Tuesday, January 13, 2009


You watch 24, and eventually become numb to how many people Jack Bower mindlessly kills in his pursuit of protecting the president. On the Sopranos, you begin to really understand the necessity of whacking someone who is a threat to your operation. Even time travel comes to be a bit mundane on LOST. Just watching a weekly television show can shift your perception of reality, so it should come as no surprise that spending every day in the South Bronx can deeply alter mine.

The things that I tell people that make them gasp and cringe feel increasingly normal to me. The lives of my students operate under a different concept of reality – a different idea of what’s right and wrong. If you get in a fight, it’s a lesser offense to deck someone in their head than in their face. It’s okay to call someone a bitch, but it’s not alright to say shut up. If someone violates you it is absolutely not okay not to respond in kind, regardless of how inevitable it is that you will be getting your ass kicked. The colors you are wearing denote what gang you are affiliated with, as do the color of the rosary beads around your neck.

These are adorable, funny, smart kids who grow up in a terrifying world of violence and low expectations. I don’t spend time near my school after dark, and yet they live their whole lives there, talking about gunshots they heard in their building the night before with an unflinching acceptance of this as a part of their lives.

I live in a walk-up in Chelsea, and don’t feel guilty about my life. I don’t keep it a secret from my students that I live in Manhattan, and I don’t have any second thoughts about the choices I have made that have brought me to where I am. But it’s a different reality in Chelsea than it is in the South Bronx. When I am there, it’s as though my senses are dulled to the extremes that I confront each day. The cultural differences, the socioeconomic differences, the racial differences – they don’t stand out to me anymore. When I first began to teach, I remembered every encounter with these disparities clearly and shockingly. Now it is difficult for me to look back at a day and recall even a single one. This is how you get through days that are unfathomably sad or scary or disarming. You dull your senses and become a bit numb to it. You change your sense of reality.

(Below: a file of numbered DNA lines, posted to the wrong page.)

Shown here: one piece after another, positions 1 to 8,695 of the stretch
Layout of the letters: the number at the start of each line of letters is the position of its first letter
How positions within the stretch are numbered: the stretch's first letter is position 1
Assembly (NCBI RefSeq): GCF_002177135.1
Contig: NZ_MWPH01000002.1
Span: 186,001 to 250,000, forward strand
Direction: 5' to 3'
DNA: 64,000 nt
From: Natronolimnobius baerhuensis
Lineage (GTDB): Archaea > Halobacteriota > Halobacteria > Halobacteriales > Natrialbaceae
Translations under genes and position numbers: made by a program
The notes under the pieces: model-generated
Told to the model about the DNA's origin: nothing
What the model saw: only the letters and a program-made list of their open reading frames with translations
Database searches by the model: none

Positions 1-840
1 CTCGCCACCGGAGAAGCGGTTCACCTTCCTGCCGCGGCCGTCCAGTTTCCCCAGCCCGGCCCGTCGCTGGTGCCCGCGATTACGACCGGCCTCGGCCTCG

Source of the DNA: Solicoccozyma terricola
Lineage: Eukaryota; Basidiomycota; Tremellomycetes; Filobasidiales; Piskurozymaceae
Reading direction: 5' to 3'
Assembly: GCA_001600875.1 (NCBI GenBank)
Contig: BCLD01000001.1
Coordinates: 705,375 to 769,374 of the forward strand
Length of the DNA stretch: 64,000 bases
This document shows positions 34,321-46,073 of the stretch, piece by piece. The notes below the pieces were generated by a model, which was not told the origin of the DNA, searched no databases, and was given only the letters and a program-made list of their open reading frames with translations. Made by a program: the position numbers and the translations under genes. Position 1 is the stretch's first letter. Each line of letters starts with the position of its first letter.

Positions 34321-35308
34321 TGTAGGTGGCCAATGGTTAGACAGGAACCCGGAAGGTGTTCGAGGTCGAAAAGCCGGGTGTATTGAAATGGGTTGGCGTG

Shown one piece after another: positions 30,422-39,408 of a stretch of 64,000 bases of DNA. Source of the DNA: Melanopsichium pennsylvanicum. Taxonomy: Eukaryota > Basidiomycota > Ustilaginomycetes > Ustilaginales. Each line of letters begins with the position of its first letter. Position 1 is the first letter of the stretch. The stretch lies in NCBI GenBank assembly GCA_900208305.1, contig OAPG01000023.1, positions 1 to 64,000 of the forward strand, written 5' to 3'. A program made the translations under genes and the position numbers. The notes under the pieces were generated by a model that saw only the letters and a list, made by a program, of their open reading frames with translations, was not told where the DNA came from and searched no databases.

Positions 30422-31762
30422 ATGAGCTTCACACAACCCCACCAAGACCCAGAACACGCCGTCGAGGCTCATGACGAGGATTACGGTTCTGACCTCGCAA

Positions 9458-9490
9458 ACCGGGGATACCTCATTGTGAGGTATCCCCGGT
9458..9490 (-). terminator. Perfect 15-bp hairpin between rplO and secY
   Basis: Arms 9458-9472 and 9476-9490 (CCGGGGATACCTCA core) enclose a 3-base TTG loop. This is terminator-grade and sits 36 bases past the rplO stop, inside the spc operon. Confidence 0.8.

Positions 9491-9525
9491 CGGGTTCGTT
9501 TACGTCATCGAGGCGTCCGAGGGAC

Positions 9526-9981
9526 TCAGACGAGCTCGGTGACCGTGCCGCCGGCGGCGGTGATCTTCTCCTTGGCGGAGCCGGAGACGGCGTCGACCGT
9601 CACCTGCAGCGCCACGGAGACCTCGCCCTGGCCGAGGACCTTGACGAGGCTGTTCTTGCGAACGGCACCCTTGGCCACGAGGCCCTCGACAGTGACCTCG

But it is very hard to leave the South Bronx, where so many parts of me that matter in the rest of my life – my interest in politics and the news, the books I read, the clothes I wear, the education I’ve been afforded – are forgotten, and return to the world where all of the things that seem normal all day long are jarringly unacceptable. I sit on my couch and call parents to talk about their kids behavior, and they assure me that they are taking care of it and ‘beating the shit’ out of their kids. They say this to reassure me, as though it will calm me – and in truth, when I’m at school it does feel like the right thing for a parent to say. The worst is when parents say that they don’t know how to or can’t control their children. When I call from school, the level of anger in the parents voice, the promise that they will ‘take care of it’ feels like a relief: this parent cares a lot. But at home I hear the same words, echoes of the same promises, and I remember that I don’t support or understand corporal punishment. The defense that it is a cultural difference feels hollow and false, though I know it’s one that many people in my situation lean on in an effort to shift their reality. Cognitive dissonance has to be reduced when what you think and feel are different from what is real, so you change what you CAN control. You convince yourself that this stuff isn’t upsetting, that it is normal and necessary, and that it’s not a big deal.

People can do this. They can adjust their sense of reality, and they can do it almost subconsciously, without exerting any real effort. It’s what allows us to be resilient, to survive in a variety of contexts. But the hardest part of my day is making that shift, from one reality to another, and figuring out which parts of me I can’t compromise.

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